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A Global Deadline:

Around the World in 80 Days
Book by Mark Brown
Thalian Hall • 310 Chestnut St.
3/17-19, 8 p.m. • 3/20, 3 p.m.
Tickets: $22-25 •

Cast members (l. to r.) Ron Hasson, Bradley A. Coxe, Caitlin Becka, Robb Mann and Steve Coley. Photo by Chris Ochs.

Jules Verne wrote epic tales that take adventurous souls from their neighborhood library to distant places: eastern countries, deserted islands, undersea, the center of the Earth, the moon. His 19th century works predicted the discovery of many 20th century firsts, such as submarines and space travel; Verne is the inventor of the science-fiction genre.

Playwright Mark Brown adapted one of Verne’s famous novels, “Around the World in 80 Days,” into a story for the stage. Set in 1872, the plot follows Phileas Fogg, a wealthy man of London who bets his life’s fortune that he will circumnavigate the globe in no more than 80 days. With his servant by his side, Fogg attempts to venture eastward by steamship and rail, carrying only one bag of clean clothes and a stack of bank notes. Yet in his worldwide travels, he encounters a slew of tribulations. Each problem sets Fogg back by days, and the audience is left to wonder whether he will make it back to London by his deadline.

Being fans of any good story, the folks at Thalian Association chose to take on the play, running at Thalian Hall from Thursday, March 17th, through Sunday, March 20th. Director Lee Lowrimore gave us some insight into the production.

“The play is inventive and challenging,” Lowrimore shares with encore. “’Around the World in 80 Days’ has the sweep of a grand story that’s told in intimate terms. Five actors portray 32 parts, with a table and four chairs becoming all the things they need.”

Lowrimore and his cast of five work very closely with the set designer, costumer, sound manager and props mistress to create the effect that Fogg is indeed traveling the world—even more so that he’s traveling in 1872. Christy Grantham researched pieces from the period, like arrest warrants and passports, then created the show’s props. Jonathan Graves diligently worked in the sound booth to build jungle noises and even an Apache attack.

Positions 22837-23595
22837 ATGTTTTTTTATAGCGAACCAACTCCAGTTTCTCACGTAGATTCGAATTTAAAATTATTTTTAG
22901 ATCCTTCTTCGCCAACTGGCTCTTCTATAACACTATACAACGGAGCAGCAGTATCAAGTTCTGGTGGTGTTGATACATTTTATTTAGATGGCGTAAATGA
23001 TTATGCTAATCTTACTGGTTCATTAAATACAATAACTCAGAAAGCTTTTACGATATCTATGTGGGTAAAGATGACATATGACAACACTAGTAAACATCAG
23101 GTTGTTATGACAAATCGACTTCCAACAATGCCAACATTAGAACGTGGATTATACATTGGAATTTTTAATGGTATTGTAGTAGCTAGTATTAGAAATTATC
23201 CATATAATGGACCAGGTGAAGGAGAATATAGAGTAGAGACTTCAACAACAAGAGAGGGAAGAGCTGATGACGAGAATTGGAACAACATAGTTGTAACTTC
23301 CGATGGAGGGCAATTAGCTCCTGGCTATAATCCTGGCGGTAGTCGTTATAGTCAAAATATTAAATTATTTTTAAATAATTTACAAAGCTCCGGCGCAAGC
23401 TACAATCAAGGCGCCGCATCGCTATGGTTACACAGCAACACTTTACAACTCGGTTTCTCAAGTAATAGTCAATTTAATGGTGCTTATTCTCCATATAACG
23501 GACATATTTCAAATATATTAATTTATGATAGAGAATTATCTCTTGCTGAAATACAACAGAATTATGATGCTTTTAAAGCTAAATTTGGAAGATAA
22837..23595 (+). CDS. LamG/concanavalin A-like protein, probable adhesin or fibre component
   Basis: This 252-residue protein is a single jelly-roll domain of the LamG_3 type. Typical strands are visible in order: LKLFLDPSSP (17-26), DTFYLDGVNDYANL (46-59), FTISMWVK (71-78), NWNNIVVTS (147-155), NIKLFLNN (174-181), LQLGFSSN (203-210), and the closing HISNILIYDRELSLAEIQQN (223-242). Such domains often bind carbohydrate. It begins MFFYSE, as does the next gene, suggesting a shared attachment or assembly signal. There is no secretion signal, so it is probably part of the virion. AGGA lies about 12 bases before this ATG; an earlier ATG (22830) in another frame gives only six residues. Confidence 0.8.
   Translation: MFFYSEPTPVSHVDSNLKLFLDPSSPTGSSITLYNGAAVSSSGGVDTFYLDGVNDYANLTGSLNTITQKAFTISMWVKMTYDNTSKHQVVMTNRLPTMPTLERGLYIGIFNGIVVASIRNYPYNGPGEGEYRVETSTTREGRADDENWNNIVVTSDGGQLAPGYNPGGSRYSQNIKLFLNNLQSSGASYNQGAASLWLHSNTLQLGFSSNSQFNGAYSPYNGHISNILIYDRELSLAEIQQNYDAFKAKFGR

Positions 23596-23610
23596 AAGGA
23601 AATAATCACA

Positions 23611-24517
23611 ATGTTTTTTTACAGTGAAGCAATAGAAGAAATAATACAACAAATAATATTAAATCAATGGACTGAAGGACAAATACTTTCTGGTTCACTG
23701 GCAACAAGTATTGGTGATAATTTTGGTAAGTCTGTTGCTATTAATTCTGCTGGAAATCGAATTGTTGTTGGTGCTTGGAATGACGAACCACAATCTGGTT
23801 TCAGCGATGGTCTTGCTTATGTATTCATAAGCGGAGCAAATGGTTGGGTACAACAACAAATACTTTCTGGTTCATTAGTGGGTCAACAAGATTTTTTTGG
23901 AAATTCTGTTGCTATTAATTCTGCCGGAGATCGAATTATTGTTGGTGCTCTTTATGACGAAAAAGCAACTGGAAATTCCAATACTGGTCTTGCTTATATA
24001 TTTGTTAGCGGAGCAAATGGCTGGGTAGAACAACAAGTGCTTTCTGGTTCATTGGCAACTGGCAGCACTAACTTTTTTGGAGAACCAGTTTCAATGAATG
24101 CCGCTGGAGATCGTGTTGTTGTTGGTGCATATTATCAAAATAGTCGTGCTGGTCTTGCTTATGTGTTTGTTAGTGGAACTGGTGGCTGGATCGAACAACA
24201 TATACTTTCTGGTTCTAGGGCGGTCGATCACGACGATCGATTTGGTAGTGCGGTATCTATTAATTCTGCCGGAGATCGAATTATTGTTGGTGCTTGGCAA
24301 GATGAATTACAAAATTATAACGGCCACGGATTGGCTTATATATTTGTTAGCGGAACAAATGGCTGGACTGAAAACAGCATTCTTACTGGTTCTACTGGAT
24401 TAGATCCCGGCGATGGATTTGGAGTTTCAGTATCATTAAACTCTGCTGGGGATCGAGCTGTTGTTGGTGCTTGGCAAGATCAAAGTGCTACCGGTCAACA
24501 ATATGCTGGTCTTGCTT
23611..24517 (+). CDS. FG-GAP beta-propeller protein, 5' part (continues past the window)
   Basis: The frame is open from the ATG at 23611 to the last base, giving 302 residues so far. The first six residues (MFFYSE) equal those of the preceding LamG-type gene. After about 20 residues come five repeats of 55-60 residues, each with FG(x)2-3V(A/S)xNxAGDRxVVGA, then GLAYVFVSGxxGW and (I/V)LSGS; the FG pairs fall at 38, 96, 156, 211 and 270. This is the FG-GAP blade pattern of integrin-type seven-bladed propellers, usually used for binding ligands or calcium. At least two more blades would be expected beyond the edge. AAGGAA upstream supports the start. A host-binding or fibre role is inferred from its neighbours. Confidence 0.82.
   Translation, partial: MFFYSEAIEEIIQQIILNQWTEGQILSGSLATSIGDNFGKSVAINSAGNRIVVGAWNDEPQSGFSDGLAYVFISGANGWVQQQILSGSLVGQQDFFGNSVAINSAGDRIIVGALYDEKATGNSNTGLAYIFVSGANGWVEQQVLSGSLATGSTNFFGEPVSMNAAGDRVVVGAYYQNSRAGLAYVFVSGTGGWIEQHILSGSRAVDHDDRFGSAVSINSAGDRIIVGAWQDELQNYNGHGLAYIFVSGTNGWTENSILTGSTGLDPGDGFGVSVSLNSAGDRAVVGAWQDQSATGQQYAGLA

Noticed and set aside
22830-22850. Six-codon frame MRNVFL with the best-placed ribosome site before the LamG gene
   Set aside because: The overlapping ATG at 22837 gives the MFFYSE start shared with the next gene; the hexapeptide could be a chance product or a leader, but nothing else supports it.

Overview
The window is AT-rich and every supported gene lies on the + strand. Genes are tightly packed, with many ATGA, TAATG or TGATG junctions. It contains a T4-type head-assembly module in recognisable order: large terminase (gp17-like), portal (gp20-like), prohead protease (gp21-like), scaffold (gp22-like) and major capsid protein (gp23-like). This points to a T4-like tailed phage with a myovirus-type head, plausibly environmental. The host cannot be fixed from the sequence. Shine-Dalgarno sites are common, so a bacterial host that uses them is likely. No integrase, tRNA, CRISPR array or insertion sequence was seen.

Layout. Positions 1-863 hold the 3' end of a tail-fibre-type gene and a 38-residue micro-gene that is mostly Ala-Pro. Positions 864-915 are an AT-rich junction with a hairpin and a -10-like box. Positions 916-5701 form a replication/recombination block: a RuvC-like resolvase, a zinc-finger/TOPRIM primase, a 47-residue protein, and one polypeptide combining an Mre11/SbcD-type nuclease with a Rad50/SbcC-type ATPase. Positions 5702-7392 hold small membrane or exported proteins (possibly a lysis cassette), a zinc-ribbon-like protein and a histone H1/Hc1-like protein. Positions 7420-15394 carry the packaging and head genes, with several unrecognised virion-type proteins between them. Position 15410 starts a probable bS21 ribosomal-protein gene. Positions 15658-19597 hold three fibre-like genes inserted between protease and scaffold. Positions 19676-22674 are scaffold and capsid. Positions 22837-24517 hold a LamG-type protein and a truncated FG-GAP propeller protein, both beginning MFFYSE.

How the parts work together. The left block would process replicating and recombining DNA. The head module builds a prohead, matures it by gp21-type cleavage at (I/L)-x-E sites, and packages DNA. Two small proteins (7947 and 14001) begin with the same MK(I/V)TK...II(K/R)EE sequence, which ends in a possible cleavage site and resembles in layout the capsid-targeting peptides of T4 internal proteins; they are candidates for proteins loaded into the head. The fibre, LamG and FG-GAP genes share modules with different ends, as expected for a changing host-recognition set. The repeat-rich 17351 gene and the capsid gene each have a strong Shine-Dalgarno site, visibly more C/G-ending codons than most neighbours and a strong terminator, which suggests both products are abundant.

“A play like this requires a lot of collaboration,” Lowrimore says. “Everyone—actors, director, designers, and artistic director—has had a hand in developing what the production will be. Their work will help take the audience to another time and place.”

Terry Collins designed the set for the play. Although it begins with what is really just the furniture from a family of four’s dining room, these tables and chairs transport the cast from London public spaces to far-off lands. “Terry gave us multiple levels and staircases, creating both open space and well-defined areas,” the director explains. “[He] gave the set the look of a Victorian train station, producing a great sense of style, and he’s using rear projections to inject a sense of fun.”

As a special treat, and thanks to Collins’ addition of projection panels, this show will feature Gina Gambony’s shadow puppets in many scenes. With 32 characters to play, the cast members will need all the help they can get. Actor Ron Hasson plays half of the parts himself. As a reminder of the different personalities he must assume, he’s made notes in his script of the voice, posture and gestures of each character he plays.

“Bradley Coxe, as Phileas Fogg, can do very subtle work and is very good at subtext,” Lowrimore claims. “Caitlin Becka is always likable on stage. She brings great physical control to her characters, choosing very simple things that distinguish one from the other.”

Steve Coley and Robb Mann round out the cast list. All will be dressed by professional costumer Susanna Douthit. “She has a great history of building costumes all across the country, and we’re very lucky to have her on this project,” the director adds. “I’m very excited about how our show will look.”

No show is complete, of course, without an audience. Lowrimore says the viewers are key players in “80 Days.” “The audience brings the final part of the equation: their imagination,” he says. “I think one of best things theatre does is invite the audience to see beyond the small scope of our little stage, to encompass the whole world with their minds, to see not five actors, a table and four chairs, but steamships, sailing ships, trains and typhoons.”

Lowrimore and his crew eagerly took on the challenge of creating this show because the story provides a greater message. Though Fogg has set a goal and intends to keep it, he comes across unforeseen obstacles. Despite its 19th century setting, the lesson is still valuable today: “No matter how good our schedules are, nor how elaborate our plans, things happen in life,” Lowrimore asserts. “The true measure of a person is what he or she does when schedules are interrupted and plans go awry.”

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